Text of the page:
At a town hall meeting on health care reform Wednesday, August 19, at Wayne State University School of Medicine in Detroit, Conyers and a panel of five experts made the case for approving a single-payer health insurance program.
“This [Bush] administration has prevented us from getting things done, and now we have almost 50 million people uninsured, small businesses dropping health insurance for their workers and we need change now,” said Conyers, chair of the House Judiciary Committee.
Conyers is sponsoring H.R. 676, the United States National Health Insurance Act. He first introduced the bill in 2003. It would create a government-funded, single-payer system that would cover everyone. The program also would eliminate the private health insurance system.
Some 90 congressmen are co-sponsoring the bill, and none are Republicans or senators, he said.
Universal health insurance would eliminate the commercial health insurers that take 30 percent of every health care dollar in administration, profits and advertising, Conyers said. In comparison, Medicare spends about 7 percent of every dollar on administrative costs, he said.
In 1993 and 1994, the national health insurance lobby, America’s Health Insurance Plans, ran a series of television ads to mock the health care reform plan promoted by President Clinton and then-first lady Hillary Clinton. Harry and Louise were two characters who discussed the Clintons’ reform plan around a kitchen table and how it amounted to socialized medicine.
“The health insurance industry created fear when they ran the Harry and Louise commercials,” said Dr. John Flack, chair of internal medicine at Wayne State and one of the panelists.
Last week, Washington-based AHIP convened a roundtable panel of its own in Detroit to present its health care reform plan. Its panel contained average people who said they have little or no health insurance coverage.
AHIP’s five-person panel agreed that a universal health care program is the only way to address rising costs that have priced millions of people out of the health insurance market.
Conyers, who said representatives from the insurance industry were invited but declined to participate on his panel, said a Medicare-for-all program requires acknowledgement from commercial health insurers that the system is broken.
While Karen Ignani, AHIP’s president, is not advocating for a universal health care program, she acknowledged that the health care system is broken.
But AHIP is not calling for immediate sacrifices from its member health insurance organizations that would address complaints about premiums rising at more than three times the national inflation rate, policy denials for pre-existing conditions and policy rescissions based on high medical costs.
Instead, AHIP’s five-point reform plan calls for widespread adoption of electronic medical records, public dissemination of information on the effectiveness and costs of treatment, replacing the medical malpractice court system with dispute resolution, adoption of a value-based—or pay-for-performance—reimbursement system, and more programs that emphasize disease prevention.
Ignani said health insurance organizations will not unilaterally reduce health care premiums because they are partially based on rising costs. To contain premiums, she called on hospitals and doctors to reduce their costs and provide higher-quality medicine.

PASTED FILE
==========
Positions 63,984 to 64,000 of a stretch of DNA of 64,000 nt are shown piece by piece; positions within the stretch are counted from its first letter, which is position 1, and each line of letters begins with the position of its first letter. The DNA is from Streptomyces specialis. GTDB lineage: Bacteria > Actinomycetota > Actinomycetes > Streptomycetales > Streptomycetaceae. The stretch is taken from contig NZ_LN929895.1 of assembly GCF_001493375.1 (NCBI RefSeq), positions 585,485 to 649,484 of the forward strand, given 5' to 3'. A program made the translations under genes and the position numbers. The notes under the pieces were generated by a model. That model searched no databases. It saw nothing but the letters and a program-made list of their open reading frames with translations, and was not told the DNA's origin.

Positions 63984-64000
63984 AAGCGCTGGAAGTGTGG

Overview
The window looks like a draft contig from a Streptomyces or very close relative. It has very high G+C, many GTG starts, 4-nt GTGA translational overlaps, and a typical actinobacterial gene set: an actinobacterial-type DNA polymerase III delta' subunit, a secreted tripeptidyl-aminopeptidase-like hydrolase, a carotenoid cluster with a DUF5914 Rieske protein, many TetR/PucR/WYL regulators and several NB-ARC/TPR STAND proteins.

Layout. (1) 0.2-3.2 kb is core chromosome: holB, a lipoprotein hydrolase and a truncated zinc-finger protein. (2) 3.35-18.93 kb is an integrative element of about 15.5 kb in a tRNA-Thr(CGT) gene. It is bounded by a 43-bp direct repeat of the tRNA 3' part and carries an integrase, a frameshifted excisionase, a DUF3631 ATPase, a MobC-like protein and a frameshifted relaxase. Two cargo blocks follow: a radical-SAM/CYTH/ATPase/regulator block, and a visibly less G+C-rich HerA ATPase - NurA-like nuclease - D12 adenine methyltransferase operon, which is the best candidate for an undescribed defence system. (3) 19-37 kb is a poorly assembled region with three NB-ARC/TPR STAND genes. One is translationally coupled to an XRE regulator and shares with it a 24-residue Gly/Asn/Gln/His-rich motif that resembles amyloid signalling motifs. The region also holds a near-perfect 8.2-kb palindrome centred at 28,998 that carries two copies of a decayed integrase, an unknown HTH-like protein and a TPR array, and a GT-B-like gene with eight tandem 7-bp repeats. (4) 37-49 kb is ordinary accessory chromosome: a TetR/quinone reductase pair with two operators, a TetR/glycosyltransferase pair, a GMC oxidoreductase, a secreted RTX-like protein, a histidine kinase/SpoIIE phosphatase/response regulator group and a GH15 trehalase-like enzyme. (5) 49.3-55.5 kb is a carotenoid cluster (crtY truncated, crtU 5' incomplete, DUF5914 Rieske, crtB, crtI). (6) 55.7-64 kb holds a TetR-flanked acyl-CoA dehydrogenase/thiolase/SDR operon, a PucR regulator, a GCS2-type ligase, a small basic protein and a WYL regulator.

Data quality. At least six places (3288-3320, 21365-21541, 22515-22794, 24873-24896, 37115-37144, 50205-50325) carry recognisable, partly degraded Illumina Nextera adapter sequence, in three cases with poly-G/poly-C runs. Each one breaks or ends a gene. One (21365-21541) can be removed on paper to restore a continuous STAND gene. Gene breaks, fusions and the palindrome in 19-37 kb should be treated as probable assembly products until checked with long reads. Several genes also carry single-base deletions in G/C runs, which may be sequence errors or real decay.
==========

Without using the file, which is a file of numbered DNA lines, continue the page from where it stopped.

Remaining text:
“We need additional resources from the federal government, and we need to repair our safety net,” Ignani said.
In a statement after AHIP’s meeting, Detroit-based Health Alliance Plan said reform requires stakeholders from all sides and opinions to work together toward a solution.
“Divisive approaches from the past won’t work,” said a HAP statement to Crain’s Detroit Business, a sister publication of Workforce Management. “Real reform requires bringing people together as policymakers to decide the future of health care. HAP will support thoughtful, workable solutions that reduce the number of uninsured, make health care coverage less costly and more accessible, and promote competition in the market.”
Flack said his department, which staffs various hospitals within the Detroit Medical Center, sees health care reform neither as a black-or-white issue nor as a Republican-versus-Democrat issue—it is a national problem.
“Our department struggles to provide care to the emergency room and hospital. We don’t have the dollars to get people into the clinics for prevention,” he said.
Under a universal health insurance program, Conyers said, the nation’s nearly 50 million uninsured could be covered for about the same amount of money that is projected for 2010 in total health care costs—about $2.8 trillion.
Universal health care, he said, would be paid for by a combination of $387 billion in savings, which includes a reduction of $278 billion in administrative costs, and about $1.3 billion in new revenue.
Conyers said new revenue would come from a new 3.3 percent payroll tax on employers and employees, reversing the 2001 and 2002 federal tax cuts and an additional 5 percent surcharge on the richest 5 percent of taxpayers and a 10 percent surcharge on the richest 1 percent of taxpayers.
“For 10 years I opposed universal health insurance; now I support it. It is the only way to go,” said David Ivers, secretary treasurer of the Detroit AFL/CIO.
But Dr. Herbert Smitherman, assistant dean of community and urban health at Wayne State, said a universal health care system that finances care for everyone won’t work if there aren’t enough doctors and nurses to provide primary care and other medical and dental services.
“We have got to have a system that shores up primary care to provide basic access,” he said. “We don’t have that now.”
Filed by Jay Greene of Crain’s Detroit Business, a sister publication of Workforce Management. To comment, e-mail firstname.lastname@example.org.
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